"The ML TL enclosure can be thought of as a form of transmission line where quarter wavelength standing waves are used to provide the spring for the mass of air in the port. To physically model a straight uniform TL, clamp a yardstick to the edge of a counter or desk and pluck the free end so that it starts to vibrate. The vibration pattern is analogous to the air velocity in a TL. The TL's air velocity is zero at the closed end as is the yardstick's motion at the clamped end. The TL's air velocity is a maximum at the open end as is the yardstick's velocity at the free end.

There are two ways of changing the frequency of vibration for the yardstick. If you shorten the length cantilevered off the counter, the frequency of vibration will increase. Make the length longer and the frequency decreases. This is how straight TL's have traditionally been tuned by adjusting the length. The second way of tuning the frequency of the yardstick is to add a lump of mass to the free end. Put a piece of modeling clay on the free end and watch the frequency decrease. What I have done to the classic TL is put a lump of mass at the terminus end using a restrictive port. For a given frequency, I can shorten the TL (make it stiffer) increasing the tuning frequency and then add mass (air in a port) to pull the frequency back down and get a similar tuned result. One other benefit of having a lump of mass at the terminus is a rolled off port output above the first quarter wavelength resonance. This result is similar to a bass reflex port's response. I did this first with the ML TQWT and then with a straight TL. If you try the yardstick analogy, I think by changing the length and adding mass to the end you can demonstrate to yourself exactly what I am doing in my MathCad computer models."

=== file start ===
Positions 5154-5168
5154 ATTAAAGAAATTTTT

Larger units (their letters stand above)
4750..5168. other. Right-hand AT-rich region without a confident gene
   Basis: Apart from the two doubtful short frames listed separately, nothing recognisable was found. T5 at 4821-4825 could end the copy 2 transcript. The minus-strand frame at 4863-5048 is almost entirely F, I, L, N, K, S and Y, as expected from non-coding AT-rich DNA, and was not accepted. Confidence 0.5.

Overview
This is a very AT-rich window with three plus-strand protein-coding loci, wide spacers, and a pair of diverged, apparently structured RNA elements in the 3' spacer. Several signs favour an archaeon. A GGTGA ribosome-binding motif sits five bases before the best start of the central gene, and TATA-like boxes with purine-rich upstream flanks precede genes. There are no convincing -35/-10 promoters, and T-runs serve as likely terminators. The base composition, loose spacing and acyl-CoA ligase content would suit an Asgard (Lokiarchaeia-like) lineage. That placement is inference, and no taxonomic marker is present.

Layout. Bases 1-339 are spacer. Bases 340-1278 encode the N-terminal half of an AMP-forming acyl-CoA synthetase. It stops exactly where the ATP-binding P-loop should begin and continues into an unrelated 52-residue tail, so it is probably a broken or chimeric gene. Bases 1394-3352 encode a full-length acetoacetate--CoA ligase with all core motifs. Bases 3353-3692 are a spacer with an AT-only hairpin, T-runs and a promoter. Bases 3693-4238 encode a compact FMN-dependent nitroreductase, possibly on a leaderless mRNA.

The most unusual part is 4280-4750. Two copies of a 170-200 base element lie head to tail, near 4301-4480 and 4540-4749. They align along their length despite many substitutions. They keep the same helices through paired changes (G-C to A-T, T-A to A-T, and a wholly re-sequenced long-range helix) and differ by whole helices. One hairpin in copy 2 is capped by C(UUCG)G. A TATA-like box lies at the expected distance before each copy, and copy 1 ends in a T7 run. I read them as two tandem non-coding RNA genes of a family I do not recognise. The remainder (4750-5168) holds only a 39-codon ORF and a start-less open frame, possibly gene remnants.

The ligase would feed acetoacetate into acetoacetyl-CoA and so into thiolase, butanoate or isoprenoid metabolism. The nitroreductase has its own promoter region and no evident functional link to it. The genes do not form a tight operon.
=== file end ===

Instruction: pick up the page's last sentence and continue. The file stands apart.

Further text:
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Old 12th January 2011, 07:07 PM   #6
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Martin,

Thank you! That was very helpful. I had a suspicion that the mass referred to had something to do with air volume/pressure/damping/etc. when coupled with QWL designs rather than the three definitions above. Your analogy of the vibrating ruler was superb.
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Old 13th January 2011, 08:53 PM   #7
Thawach is offline Thawach  Thailand
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i ever had the simple thought when no has mass loading. it's like i flying on the moon with my apollo 11. this make the sense to understand the mass loading
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Old 14th January 2011, 08:47 AM   #8
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Quote:
Originally Posted by head_unit View Post
snip Mass loading thus means techniques which increase the air mass load.

For instance, sticking the speaker on a horn lets the speaker "grab" the nearby air more efficiently.
snip
Right

Thoroughly stupid, when think about it, trying to vibrate the thin air with any kind of precision by shaking a massively heavy block of cardboard, even with a very strong motor (magnet).

Mass loading is crucial to good sound production just as shock absorbers are to a car and for analogous reasons.

(In reply to head unit, woofer horns do try to create air mass loading. And in such cases, they do increase efficiency through impedance matching - although efficiency per se tends not to be an important goal now-a-days.)
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Last edited by bentoronto; 14th January 2011 at 08:49 AM.
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Old 15th January 2011, 05:47 AM   #9
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Quote:
Originally Posted by chrusion View Post
That is, it seems to be used more frequently as a generic term in many cases of enclosure design and less often as a specific procedure.
Hi Dean,

Mass loading usually means that the enclosure design includes a port or tube open at both ends that is short enough so that the air in the tube moves as a whole, without appreciable compression. In other words the component behaves primarily as an acoustic mass.

If a tube rigidly closed at one end is used instead, then the air will be compressed and the component acts primarily as an acoustic compliance.

Kind regards,

David